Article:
Faith Among Frenzy in Bangladesh

October 14, 2010

As I stepped off the plane in Dhaka Airport, Bangladesh, it felt like I had just opened an oven door. Frenzied, I laughed to myself, I AM FINALLY HERE! After two days of packing, sharing small talk with my new co-workers, and worrying about what I believed to be the strict, conservative culture of my new home, I realized that I had finally arrived. However, for the first few minutes, nothing could cure my insanity-especially not leaving the airplane for the oven known as Bangladesh.

My American-Nepali group of volunteers lined up in a row against the wall beside the baggage claim. We would have to pay a bribe to reclaim our luggage. I eyed the men in light-and- dark-blue military fatigues. I watched them cradle what seemed to be noxious guns, ready to spit bullets out at any moment. I was crazy and paranoid. My body seemed like it was dominated by animal instincts-I watched, waited, and dripped sweat. The heat was blaring down as the call to prayer sounded. I felt dizzy and could feel the sweat trickling down my legs, forehead, eyelashes, and stomach. I needed to get out of there, but I was in a new country. I was no longer “home.” Where would I go?

Before I left the U.S., I took my first and only human rights class. Like other college students, I was tired of theory. My family and society constantly reminded me of the value of my academic career. Yet, I wondered, what does “knowledge for the sake of knowledge” really mean? And how can compassionate people of any kind believe in this quote? I view myself as someone who values the truth above all and I believe that the truth will reveal goodness. It seems to me that truth and goodness are two sides of the same coin-knowledge is nothing if it doesn’t lead to caring for others. My religion believes that practical knowledge of how to decrease suffering is the pinnacle of humankind.

Faith Among Frenzy in Bangladesh.

In Bangladesh, I teach at the Asian University for Women (AUW), a school that encourages young women to practice their human right to education. After a few months of living in this confusing country, the maniacal part of me seems calmer. Among the chaos and my lack of knowledge and experience, I have only faith in people. And this faith means everything. I can do something with it. I can work with others to uphold the rights of women throughout the world.

But when I first arrived in Chittagong, I was not so excited about Bangladesh. I asked an expatriate here named Lynn what exactly she loved about the country. My everyday life here made it hard for me to understand. On my way to school, I pass fermenting apples, banana peels, sour milk, old shoes, and KaKa, hungry, beady-eyed black crows. Lynn explained that these are remnants from the Bangladeshi War for Independence, which gave rise to buildings, the fall of socioeconomic morality, and the odorous pollution of the city. The leftovers of British colonialism are still present, like the open sewage that runs down the streets. It’s not uncommon to see one man praying on his knees, while another relieves himself in the street only 10 feet away.

Lynn has worked for years as a nurse and felt that God had called her to continue her work in Bangladesh. I am developing a similar form of faith in my relationships with people.

As time passes, I’m growing to love the little, quiet things about Bangladesh that are so easy to miss. And, I love the loud ones too, which are too loud to even complain about. Day and night, I hear incessant honking or the smash of car windshields or the quiet smack of the rickshaw into the back of my CNG, the Bangladeshi vehicle of choice. I see crumbling buildings, clubfooted men, and a barefoot child in tattered clothes, requesting some of my grocery store-bought food. I cannot forget the lady with a mental disability who leans against the iron fence everyday, dazed and dehydrated, with her legs wide open.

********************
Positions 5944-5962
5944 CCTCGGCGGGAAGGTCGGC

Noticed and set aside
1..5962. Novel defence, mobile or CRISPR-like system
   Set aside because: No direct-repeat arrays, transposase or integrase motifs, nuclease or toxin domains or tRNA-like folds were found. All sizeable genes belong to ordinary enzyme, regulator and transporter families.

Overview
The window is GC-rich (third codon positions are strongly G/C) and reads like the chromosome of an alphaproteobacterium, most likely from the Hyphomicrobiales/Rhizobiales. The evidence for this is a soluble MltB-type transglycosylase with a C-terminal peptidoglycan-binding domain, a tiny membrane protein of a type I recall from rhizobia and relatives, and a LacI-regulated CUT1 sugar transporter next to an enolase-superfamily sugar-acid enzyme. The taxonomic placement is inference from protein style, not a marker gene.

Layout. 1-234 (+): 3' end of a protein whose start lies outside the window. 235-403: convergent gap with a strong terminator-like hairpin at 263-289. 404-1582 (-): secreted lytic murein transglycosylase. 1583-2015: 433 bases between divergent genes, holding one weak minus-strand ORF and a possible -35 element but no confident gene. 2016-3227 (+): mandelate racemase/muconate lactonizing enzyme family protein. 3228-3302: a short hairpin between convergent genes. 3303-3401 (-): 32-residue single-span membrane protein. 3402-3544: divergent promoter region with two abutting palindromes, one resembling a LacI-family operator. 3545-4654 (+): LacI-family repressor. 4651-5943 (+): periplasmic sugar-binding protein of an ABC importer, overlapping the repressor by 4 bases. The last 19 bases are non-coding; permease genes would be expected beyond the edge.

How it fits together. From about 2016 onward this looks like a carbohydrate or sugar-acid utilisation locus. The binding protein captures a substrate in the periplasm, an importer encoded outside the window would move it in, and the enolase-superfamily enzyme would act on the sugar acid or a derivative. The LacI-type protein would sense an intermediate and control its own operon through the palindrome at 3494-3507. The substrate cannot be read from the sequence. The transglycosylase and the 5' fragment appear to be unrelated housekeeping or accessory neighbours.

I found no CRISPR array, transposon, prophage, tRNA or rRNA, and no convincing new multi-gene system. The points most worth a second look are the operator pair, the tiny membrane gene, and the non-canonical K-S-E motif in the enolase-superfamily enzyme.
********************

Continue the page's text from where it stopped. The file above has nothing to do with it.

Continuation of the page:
What have I discovered after experiencing my first-day reactions? Chittagong is the rolling hills that spread to the ocean. After three months, I overlook the flip-flops, fabrics, and other trash splattered across the Bangladeshi coast. Bangladesh, affectionately referred to as “Bangla”, is the “shy plants” which close into themselves when I graze the tips of their leaves. My Bangladesh is the young women at AUW who have come here for an education-to make their communities safer, healthier, and more free. Bangla is the soft voice on the train, while the Iranian man is screaming and pushing in the sweltering heat. The train conductor whispers to me, “You do not need to fear, ma’am, He is foreigner.”

Bangla is the knowledge that wherever I go, whatever I do, people will stop to help me find my way. “Appa (sister), sit down. You are looking tired.” Or the young boys working in clothing shops, who are more than happy to joke around with the funny foreign girl. Bangla is the fact that every woman I meet invites me over for dinner with her family. It is the brown eyes of a woman with brown skin, hot, with a baby and a basket on her head, shoeless, yet gracefully walking over rocks and glass. She stares at me and then smiles. This beautiful face is my home for a whole year.

I may not understand what exactly Bangladesh is, but I do know that I am an outsider as much as I am the daughter of that Bangladeshi woman on the street, as she quickly pulls my pants up and my shalwar down to cover my partially exposed hip. Ami Bangladesh bhalo bashi.

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